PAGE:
Prosecutors said they planned to call Taya Kyle, 40, as a witness along with Judy Littlefield, mother of Chad Littlefield, the slain friend. Kyle and Littlefield had taken Eddie Ray Routh to a nearby shooting range in an effort to help him.
Routh, 27, is charged with two counts of murder and one count of capital murder in connection with shooting of Kyle, 38, and Littlefield, 35, on Feb. 2, 2013.
Prosecutors are not seeking the death penalty. If convicted, Routh faces a maximum penalty of life without parole.
Erath County District Judge Jason Cashon initially summoned 800 jurors from this mostly rural county of about 40,000 that lies about 100 miles southwest of Dallas. Cashon narrowed the pool Thursday and Friday. On Monday, Routh’s attorneys and prosecutors questioned remaining jurors and settled on a group of 10 women and two men – plus two alternates, male and female.
Routh, who is being held at the county jail in lieu of $3-million bail, has attended court daily wearing dress clothes and glasses, his head shaved.
Prosecutors filed court paperwork Tuesday outlining Routh’s alleged prior "bad acts," which they may present to the jury.
They allege that Routh smoked marijuana, drank heavily and threatened to fatally shoot himself and others.
Specifically, they allege that:
- On Jan. 2, 2012, after Routh was arrested in the Dallas area for driving while intoxicated, he told officers he was a Marine suffering from post-traumatic stress disorder. Routh's license was suspended and his truck impounded.
- On Jan. 19, 2013, police took Routh to a mental hospital after he threatened his girlfriend and her roommate with a kitchen knife.
- The day of the killings, Routh had been drinking and smoking marijuana and again threatened his girlfriend with a knife.
- After his arrest, Routh threatened officers and vandalized his jail cell.
"The defendant's arrest for DWI [in 2012] and his assertion of being a veteran with PTSD during the arrest is similar to his statements during his arrest for the present case," prosecutors wrote.
They note that on the day Kyle and Littlefield were killed, Routh was caught driving Kyle's truck; that his sister told police he said he had "sold my soul for this truck;" and that those comments "could be indicative of one of the defendant's motives in the crime."
Cashon said he would rule on admitting the prior acts on a case-by-case basis. He also ruled that Taya Kyle and Judy Littlefield could watch the proceedings after they testified.
Routh’s attorneys have questioned whether he can get a fair trial in Texas, given the publicity surrounding Kyle, a former Navy SEAL whose autobiography has been adapted into an Oscar-nominated movie directed by Clint Eastwood and starring Bradley Cooper.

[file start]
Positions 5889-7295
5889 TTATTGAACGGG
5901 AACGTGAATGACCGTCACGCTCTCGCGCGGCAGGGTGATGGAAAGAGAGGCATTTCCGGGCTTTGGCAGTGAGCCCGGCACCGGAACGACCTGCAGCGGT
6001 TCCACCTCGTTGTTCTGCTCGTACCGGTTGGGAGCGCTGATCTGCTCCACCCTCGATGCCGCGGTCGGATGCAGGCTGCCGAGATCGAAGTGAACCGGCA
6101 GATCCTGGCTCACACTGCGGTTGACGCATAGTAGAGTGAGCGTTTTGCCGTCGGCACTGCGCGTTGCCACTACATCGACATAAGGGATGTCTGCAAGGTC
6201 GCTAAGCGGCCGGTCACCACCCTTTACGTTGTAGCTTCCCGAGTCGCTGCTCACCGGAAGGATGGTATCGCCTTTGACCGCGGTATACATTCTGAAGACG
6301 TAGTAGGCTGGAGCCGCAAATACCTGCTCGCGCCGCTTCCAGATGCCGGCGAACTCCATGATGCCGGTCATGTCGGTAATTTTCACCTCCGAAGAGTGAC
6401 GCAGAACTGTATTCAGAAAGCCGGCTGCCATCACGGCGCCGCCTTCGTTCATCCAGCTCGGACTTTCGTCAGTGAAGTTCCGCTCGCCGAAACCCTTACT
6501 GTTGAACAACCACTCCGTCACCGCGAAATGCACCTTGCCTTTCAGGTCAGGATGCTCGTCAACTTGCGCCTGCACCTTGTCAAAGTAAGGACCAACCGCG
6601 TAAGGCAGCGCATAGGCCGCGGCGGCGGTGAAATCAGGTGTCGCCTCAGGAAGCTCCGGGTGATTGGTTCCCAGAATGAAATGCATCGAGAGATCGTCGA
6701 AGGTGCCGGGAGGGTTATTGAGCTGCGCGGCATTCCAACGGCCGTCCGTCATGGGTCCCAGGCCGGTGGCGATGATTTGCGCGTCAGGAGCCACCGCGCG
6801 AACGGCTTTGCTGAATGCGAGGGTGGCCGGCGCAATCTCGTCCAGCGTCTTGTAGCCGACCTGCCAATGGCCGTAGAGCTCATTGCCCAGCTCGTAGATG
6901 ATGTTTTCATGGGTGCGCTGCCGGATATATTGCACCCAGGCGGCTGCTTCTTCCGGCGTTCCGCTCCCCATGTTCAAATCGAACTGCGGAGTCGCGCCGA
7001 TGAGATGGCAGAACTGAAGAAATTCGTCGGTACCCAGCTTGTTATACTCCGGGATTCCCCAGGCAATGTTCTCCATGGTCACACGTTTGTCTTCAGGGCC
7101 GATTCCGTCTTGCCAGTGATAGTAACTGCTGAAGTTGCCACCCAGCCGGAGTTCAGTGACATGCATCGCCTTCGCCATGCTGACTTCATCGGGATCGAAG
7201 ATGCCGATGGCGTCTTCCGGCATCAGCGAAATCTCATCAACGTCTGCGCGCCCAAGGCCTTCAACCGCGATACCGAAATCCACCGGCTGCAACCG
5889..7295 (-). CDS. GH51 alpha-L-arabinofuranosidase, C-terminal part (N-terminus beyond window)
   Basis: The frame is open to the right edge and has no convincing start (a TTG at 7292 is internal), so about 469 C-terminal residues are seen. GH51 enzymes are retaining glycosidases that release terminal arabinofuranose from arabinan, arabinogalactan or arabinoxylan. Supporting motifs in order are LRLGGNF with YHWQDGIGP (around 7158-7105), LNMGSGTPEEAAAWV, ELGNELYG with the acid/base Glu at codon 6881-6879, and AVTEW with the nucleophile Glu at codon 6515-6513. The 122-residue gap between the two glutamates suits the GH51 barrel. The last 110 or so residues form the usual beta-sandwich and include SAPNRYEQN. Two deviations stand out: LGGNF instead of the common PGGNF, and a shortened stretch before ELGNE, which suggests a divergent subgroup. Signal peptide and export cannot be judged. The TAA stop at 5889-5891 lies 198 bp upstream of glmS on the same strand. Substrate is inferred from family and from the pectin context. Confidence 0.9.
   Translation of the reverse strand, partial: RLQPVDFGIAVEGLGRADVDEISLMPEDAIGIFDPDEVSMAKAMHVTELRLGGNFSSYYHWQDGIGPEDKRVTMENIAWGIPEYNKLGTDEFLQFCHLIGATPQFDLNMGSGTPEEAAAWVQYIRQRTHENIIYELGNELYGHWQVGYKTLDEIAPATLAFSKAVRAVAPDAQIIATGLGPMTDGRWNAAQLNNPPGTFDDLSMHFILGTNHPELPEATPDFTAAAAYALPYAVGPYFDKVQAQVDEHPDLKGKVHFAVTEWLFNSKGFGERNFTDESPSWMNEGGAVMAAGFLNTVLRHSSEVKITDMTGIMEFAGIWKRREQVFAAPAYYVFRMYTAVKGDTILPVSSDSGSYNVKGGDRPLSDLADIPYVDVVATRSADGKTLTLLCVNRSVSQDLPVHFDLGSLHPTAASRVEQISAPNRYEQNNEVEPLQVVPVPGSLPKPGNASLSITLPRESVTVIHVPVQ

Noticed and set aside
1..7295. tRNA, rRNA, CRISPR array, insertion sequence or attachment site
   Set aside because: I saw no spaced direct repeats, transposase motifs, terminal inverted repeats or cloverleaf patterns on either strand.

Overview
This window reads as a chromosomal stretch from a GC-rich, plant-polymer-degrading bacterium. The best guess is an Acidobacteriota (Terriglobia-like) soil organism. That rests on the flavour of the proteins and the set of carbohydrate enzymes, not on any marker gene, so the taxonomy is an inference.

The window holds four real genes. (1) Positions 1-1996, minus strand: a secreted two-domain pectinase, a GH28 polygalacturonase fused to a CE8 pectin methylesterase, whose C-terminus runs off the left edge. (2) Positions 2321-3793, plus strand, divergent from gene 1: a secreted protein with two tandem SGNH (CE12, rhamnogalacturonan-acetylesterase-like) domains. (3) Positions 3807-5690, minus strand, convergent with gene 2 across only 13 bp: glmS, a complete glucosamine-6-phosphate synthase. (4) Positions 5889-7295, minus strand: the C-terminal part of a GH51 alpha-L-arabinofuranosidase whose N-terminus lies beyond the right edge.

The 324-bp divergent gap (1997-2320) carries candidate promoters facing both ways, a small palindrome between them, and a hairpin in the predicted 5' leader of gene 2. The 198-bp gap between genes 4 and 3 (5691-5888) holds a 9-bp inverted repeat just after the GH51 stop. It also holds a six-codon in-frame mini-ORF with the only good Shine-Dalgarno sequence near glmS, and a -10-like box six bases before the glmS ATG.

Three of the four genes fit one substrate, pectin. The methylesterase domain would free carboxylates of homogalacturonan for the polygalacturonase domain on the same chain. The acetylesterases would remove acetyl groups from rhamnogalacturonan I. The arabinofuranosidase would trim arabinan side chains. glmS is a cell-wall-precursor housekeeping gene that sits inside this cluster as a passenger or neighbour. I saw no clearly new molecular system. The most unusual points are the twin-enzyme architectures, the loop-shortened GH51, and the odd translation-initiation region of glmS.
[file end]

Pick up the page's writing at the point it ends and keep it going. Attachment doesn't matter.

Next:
Many prospective jurors said they had read Kyle’s book or seen the movie, which is still playing at a nearby theater.
The judge told prospective jurors that reading or watching "American Sniper" would not automatically disqualify them. But he dismissed prospective jurors who, after seeing the movie or reading the book, said they had made their mind up about Routh’s guilt.
Routh’s attorneys had petitioned Cashon to move the case, saying the publicity made it impossible for their client to receive a fair trial, but the judge refused.
The questionnaire distributed to jurors and released Tuesday asked not only whether they had read or seen “American Sniper,” but also whether they had served in the military, been in combat and, if so, where they fought.
The questionnaire also asked about their familiarity with firearms, hunting and shooting; whether they or relatives ever sought treatment at a Veterans Affairs hospital and their opinion of the experience; whether they had received mental health treatment; their opinion of psychologists and psychiatrists; and whether they ever studied the insanity legal defense.
Routh served with the Marines in Iraq and Haiti. His Fort Worth attorneys, J. Warren St. John and Thomas Moore, have filed motions indicating they plan to pursue an insanity defense.
It is not clear whether Routh’s relatives plan to attend the trial.
His sister, Laura Blevins, declined to comment when contacted this month, citing a gag order issued by the judge for relatives and lawyers involved in the case. Routh's attorneys and prosecutors also declined to comment, citing the gag order.